(Example from Cornell U Library)

NOTE: Standard MLA practice requires double spacing within citations. Both MLA and APA require hanging indent on the first line of each entry, which our blog format does not show.

Final Thoughts

As you can see, annotated bibliographies can be descriptive and critical; they can interpret the author’s point of view, and evaluate the author’s authority and even their style. If you have been assigned an annotated bibliography, take care to follow your instructor guidelines and include the required elements. For your own purposes, briefly summarize the source and note how you will utilize it in your paper. Even though it may seem like a time-consuming step, annotating your sources as you go will save you time in the end, as you’ll not only know exactly where to integrate the source, but you will also have your works cited or reference list complete.

** Note that the first line of all entries should be flush with the left margin, which the screen does not show.


Examples from:

Olin Library Reference
Research & Learning Services
Cornell University Library
Ithaca, NY, USA

Purdue Owl Online Writing Lab


Research Tools: Google Scholar

(This article originally appeared as “The Research Paper” Sept. 2012)

Getting Started with Research

Your instructor has assigned a research paper which will require ten credible sources. You begin your search where everyone does – online. You Google your search term, “Lower Drinking Age,” to find over five million hits. You make it more specific: “Lower Drinking Age to 18,” and get 4 million hits. You pull out your assignment guidelines for some direction, and notice it states, “Ten credible sources, only 3 of which can be websites.”

You’re doomed.

You are at home or work and can’t get to the library. How can you ever find enough sources for your paper if you are not allowed to use all websites? And what does “credible” mean anyway?

Sound familiar?

Finding reliable sources is the single most time-consuming task of writing a research paper. It takes time and patience to locate effective sources that support your argument. So where to start?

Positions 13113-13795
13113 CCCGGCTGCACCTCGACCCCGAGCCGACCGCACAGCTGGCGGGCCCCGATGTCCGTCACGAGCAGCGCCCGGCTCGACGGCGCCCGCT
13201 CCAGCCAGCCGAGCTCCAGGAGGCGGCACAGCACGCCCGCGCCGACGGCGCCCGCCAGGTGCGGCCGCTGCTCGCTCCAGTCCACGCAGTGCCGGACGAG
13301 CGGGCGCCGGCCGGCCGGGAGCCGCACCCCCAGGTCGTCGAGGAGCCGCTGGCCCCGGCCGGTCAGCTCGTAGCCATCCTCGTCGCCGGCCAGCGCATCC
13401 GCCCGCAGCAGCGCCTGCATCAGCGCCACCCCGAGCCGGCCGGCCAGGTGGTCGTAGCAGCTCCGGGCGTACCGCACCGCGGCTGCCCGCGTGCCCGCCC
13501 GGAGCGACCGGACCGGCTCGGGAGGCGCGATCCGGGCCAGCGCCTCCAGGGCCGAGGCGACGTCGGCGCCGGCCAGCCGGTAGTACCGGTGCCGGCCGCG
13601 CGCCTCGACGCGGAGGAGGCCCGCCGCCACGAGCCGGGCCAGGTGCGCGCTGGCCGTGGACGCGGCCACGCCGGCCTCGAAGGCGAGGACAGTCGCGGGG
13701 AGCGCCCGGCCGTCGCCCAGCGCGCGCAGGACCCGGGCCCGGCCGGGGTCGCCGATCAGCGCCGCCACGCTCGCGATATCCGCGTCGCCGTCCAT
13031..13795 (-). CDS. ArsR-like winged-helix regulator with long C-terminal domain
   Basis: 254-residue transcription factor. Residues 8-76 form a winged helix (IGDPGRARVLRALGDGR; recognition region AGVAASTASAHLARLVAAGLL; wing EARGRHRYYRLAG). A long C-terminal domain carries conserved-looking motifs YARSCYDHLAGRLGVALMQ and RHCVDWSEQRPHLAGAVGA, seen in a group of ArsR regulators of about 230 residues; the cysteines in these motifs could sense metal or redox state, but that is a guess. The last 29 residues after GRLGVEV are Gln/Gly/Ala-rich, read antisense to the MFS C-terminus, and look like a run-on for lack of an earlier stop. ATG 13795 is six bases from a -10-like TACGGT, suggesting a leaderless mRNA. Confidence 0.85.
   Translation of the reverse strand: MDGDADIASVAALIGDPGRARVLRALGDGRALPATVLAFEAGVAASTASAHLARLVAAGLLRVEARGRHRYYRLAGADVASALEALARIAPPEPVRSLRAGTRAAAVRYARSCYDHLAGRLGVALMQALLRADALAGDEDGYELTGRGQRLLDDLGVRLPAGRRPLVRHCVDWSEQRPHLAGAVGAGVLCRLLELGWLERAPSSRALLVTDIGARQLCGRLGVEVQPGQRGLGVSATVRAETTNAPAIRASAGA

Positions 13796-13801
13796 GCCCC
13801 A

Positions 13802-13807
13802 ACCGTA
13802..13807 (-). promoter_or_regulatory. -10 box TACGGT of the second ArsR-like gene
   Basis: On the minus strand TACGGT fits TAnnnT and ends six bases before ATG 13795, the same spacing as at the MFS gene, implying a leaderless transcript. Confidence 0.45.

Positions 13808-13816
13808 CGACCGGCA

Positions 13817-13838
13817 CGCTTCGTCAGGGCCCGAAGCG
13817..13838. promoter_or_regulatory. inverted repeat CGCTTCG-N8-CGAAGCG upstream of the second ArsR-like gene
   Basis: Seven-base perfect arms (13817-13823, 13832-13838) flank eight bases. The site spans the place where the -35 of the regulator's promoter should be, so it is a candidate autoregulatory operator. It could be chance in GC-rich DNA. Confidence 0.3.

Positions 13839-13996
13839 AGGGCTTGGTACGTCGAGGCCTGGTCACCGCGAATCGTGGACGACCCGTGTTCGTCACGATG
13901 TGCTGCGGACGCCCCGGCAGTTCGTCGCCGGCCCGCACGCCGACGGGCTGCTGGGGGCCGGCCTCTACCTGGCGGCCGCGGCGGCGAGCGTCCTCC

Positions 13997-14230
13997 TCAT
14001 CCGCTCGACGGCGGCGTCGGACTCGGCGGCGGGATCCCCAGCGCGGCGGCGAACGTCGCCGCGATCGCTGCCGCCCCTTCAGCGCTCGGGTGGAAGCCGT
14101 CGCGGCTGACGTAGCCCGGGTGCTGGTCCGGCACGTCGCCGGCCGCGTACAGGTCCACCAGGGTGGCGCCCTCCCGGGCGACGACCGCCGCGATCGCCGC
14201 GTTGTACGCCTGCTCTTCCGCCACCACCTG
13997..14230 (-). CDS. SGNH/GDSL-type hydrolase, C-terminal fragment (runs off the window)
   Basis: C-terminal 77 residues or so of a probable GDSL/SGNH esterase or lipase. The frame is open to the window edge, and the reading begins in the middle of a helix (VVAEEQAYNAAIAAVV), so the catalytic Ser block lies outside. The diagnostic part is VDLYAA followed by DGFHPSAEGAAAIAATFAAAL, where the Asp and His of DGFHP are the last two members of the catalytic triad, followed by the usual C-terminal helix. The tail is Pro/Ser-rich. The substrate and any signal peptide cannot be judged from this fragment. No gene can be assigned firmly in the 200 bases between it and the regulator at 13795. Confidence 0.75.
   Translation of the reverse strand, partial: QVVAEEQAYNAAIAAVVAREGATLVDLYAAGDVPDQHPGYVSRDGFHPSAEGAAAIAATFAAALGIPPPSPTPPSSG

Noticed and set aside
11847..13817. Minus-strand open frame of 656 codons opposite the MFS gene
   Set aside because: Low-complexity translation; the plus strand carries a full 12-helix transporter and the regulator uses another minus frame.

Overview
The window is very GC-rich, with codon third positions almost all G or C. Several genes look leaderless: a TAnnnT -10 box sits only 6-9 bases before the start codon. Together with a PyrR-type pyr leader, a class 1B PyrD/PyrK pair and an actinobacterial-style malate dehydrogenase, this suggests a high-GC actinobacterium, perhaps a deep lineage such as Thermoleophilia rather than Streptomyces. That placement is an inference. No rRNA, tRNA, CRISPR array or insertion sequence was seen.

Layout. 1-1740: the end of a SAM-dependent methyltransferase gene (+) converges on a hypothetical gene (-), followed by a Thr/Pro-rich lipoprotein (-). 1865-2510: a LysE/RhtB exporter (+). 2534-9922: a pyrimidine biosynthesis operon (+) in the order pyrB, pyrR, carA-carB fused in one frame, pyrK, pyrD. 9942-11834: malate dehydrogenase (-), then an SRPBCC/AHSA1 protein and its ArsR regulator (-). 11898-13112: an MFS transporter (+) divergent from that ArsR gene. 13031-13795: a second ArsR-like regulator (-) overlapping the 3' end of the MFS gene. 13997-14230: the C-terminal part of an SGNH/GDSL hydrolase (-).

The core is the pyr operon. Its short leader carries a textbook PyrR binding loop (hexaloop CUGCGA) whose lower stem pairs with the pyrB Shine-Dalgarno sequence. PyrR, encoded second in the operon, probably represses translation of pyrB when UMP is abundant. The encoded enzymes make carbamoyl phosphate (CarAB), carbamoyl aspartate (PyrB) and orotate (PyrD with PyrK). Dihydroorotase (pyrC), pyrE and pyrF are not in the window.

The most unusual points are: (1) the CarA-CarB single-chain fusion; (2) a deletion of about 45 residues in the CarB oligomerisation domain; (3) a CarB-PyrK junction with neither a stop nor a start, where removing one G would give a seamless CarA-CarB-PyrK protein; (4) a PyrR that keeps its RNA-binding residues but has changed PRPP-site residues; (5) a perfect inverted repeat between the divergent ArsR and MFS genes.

Google Scholar

In the initial stages of gathering research, the internet can be a useful tool if used wisely. As you are just beginning to gather information, you want to cast a wide net to understand all the angles of your topic. One great online site to begin is Google Scholar.

Google Scholar can give you access to research across a wide range of disciplines. You’ll find all types of print and web sources: books, journal articles, court documents, dissertations, and even university websites, which are generally the most credible type of web-based source (should always be “edu”).





If you search “Lower Drinking Age,” you’ll see a sidebar on the left that offers you a way to narrow the results by type, year, and relevance. On the right is a “My Citations,” link where you can track a researcher’s work (you have to have a Google account for this). The advantage of this tool is if you find a particular researcher who is publishing work in your topic of interest, you can find other relevant publications by the same author.

Once you find some intriguing articles, you can click on the link to read the abstract (description of the article). If you scan over to the right of the link, you may see links to the printed version in a PDF file with the full text. At the bottom of the annotated link, you’ll see a horizontal list of further help, including “Cited,” which shows many times the article has been cited; html, if this type of version is offered, other related articles (which is a good info to have for further research; other versions of the article (which may include more current research), and other types of information related to the article.

Advanced Search

Advanced Search


If you are on a campus computer, you may also see a link under the link that says, “find at MCC,” (or your local college or university). This means your campus will have that source in one of its libraries or have access to it.



Take some time in this stage to tweak your search terms and scan the research to find the perfect support for your paper. Take careful notes of the articles and authors you might to use, or if you are able, print out the full link so you’ll have it when you go back to read the full text later. Slowing down and taking these steps will save you time later.




Works Cited: The Basics


If you’re writing a paper for a college English class, chances are you’ll be asked to use MLA documentation style. MLA, or Modern Language Association, is a style of documentation generally used in Humanity or Liberal Arts fields (though not always). Research sources for MLA use authorpage number for in-text citations, as opposed to the year that APA (American Psychological Association) uses. The reason for this difference is that the currency of research is of greater importance in the sciences, which usually requires APA documentation.